It's the thought that runs through so many people’s minds every time they see a beautiful old home that needs some tender loving care: Wouldn’t it be fun to buy that place, fix it up and return it to its former grandeur? Antonia Marinucci of The Architetta, an Ohio City-based firm that specializes in renovating old houses, cautions clients upfront that such projects generally require more work than they ever expected. She answers our questions regarding what to consider before undertaking one.
What’s the most important thing to know about renovating any old home?
Having a lot more money than you think you need and a lot more time than you think you need is critical. Multiply everything by 50%, at least, from a cost and a timeline standpoint.
How do you determine what must be done to make it safe and livable — and whether you can afford it?
The first step will be evaluating the structure. That would include the foundation, the floorplates, which would consist of the floor joists. I would always encourage people to have a really, really reputable home inspector come and look. Really understand what the age and condition of the plumbing, electrical and mechanical systems are. Usually, something needs to be updated in one of those categories.
How much work should someone expect to put in?
Houses fall on a scale of how much work they actually need. There’s great millwork, and there’s plaster. The windows are
original, but they function. That’s a possibility that the house itself really is in great condition. The other end of the scale is that full gut job, where you’re basically touching every single piece of the house, inside and out.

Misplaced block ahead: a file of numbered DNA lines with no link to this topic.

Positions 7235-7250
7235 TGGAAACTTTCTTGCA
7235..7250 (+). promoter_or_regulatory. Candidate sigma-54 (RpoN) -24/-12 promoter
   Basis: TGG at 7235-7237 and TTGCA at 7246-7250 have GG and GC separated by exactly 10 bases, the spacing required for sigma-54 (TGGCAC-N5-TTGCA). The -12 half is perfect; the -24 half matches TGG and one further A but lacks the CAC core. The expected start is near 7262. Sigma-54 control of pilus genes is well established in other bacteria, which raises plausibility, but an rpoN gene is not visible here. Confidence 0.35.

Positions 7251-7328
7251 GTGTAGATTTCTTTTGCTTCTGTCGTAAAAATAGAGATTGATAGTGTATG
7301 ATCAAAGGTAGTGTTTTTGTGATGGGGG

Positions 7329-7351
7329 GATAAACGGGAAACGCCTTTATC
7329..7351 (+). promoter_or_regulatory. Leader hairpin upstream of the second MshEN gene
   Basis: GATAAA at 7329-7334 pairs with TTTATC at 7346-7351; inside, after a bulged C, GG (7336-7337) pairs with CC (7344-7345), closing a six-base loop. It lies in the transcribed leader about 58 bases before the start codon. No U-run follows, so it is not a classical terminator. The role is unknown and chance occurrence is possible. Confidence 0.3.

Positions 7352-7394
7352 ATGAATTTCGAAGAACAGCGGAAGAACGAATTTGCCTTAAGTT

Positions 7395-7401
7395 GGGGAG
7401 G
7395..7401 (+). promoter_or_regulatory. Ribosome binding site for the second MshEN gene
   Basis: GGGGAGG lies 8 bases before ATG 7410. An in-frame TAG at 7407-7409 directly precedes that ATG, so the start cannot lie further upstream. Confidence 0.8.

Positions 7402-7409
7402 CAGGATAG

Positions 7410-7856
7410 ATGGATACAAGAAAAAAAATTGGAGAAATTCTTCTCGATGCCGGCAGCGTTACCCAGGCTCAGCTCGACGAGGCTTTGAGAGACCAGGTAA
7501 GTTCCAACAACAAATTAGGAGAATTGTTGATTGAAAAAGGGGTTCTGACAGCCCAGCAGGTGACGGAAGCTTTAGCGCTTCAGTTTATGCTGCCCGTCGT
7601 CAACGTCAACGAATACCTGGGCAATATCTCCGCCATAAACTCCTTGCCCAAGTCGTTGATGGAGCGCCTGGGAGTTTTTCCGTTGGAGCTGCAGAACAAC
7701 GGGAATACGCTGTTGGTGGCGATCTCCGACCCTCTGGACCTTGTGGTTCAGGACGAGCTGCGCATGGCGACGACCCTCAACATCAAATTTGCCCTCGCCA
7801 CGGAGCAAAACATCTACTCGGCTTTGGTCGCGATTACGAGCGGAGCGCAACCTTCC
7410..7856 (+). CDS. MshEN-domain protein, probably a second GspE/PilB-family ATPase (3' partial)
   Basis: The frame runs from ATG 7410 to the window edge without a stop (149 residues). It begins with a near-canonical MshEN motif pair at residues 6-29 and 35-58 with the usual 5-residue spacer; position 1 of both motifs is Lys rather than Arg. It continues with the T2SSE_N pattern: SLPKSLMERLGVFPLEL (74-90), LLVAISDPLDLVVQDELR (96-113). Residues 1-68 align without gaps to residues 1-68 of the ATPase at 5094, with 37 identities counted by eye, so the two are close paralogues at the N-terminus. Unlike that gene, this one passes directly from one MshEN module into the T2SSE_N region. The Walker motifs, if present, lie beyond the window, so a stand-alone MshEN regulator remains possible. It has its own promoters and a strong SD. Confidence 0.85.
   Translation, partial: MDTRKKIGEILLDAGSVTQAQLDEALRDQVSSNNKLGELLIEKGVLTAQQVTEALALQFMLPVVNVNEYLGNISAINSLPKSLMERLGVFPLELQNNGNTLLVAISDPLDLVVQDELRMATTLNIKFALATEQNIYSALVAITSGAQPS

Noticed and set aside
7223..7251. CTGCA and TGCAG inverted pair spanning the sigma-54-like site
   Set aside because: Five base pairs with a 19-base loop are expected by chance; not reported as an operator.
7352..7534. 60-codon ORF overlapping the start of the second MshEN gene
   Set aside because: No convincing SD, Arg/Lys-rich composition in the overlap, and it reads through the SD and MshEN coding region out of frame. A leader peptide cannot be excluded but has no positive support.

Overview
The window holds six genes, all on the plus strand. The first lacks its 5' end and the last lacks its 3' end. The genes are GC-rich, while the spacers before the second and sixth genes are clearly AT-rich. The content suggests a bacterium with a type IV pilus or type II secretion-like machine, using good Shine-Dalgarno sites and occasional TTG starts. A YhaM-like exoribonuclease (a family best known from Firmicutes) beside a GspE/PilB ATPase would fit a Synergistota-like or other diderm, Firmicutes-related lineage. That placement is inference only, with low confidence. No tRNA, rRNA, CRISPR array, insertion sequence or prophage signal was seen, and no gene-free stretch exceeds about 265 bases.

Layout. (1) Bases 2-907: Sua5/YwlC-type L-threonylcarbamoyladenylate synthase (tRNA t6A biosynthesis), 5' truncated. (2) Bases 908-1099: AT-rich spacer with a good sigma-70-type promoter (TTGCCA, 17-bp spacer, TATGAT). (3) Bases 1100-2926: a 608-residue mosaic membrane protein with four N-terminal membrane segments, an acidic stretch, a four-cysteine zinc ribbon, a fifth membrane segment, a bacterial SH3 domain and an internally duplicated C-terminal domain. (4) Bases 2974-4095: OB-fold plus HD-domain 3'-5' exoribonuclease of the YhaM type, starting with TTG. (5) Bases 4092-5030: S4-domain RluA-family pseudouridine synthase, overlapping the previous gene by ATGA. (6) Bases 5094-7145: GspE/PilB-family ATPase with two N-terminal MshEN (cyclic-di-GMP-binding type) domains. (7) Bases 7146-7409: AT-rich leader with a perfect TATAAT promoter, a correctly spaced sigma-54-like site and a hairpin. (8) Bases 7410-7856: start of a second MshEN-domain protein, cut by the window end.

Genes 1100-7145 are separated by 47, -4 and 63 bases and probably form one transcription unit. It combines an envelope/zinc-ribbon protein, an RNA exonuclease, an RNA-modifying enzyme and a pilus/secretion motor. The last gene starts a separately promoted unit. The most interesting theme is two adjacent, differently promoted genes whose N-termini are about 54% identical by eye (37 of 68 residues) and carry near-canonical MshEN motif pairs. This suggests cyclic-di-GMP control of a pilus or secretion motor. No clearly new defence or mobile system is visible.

In that case the house wouldn’t even be livable. Then there are little micro-decisions in the middle of how far do you want to take something. Say, you might have great plaster, and you don’t want to mess with it. But the house isn’t insulated. Is that a trade-off that you’re willing to live with?
Are there common issues you should expect to encounter?
In my experience, the more it has been modified, the more you end up having to fix. Usually, you find things like joists were cut through to run plumbing lines and sanitation lines that were inappropriate and structurally compromised. Or you open it up, and the plumbing wasn’t done properly. It’s actually been leaking condensation for God knows how many decades and all of the structures are completely deteriorated.
Are there modifications that can’t or shouldn’t be made?
Ultimately, the goal would be that we are sensitive to the original architecture of the house. But it doesn’t necessarily mean that we have to preserve every inch of the house. If you want to take off that mantelpiece, keep it with the property. Or you can donate it or sell it to [an architectural salvage] company. Then someone else who really wants that piece will be able to put it in their home. Avoid dumpstering anything of historic quality. It’s someone else’s treasure.
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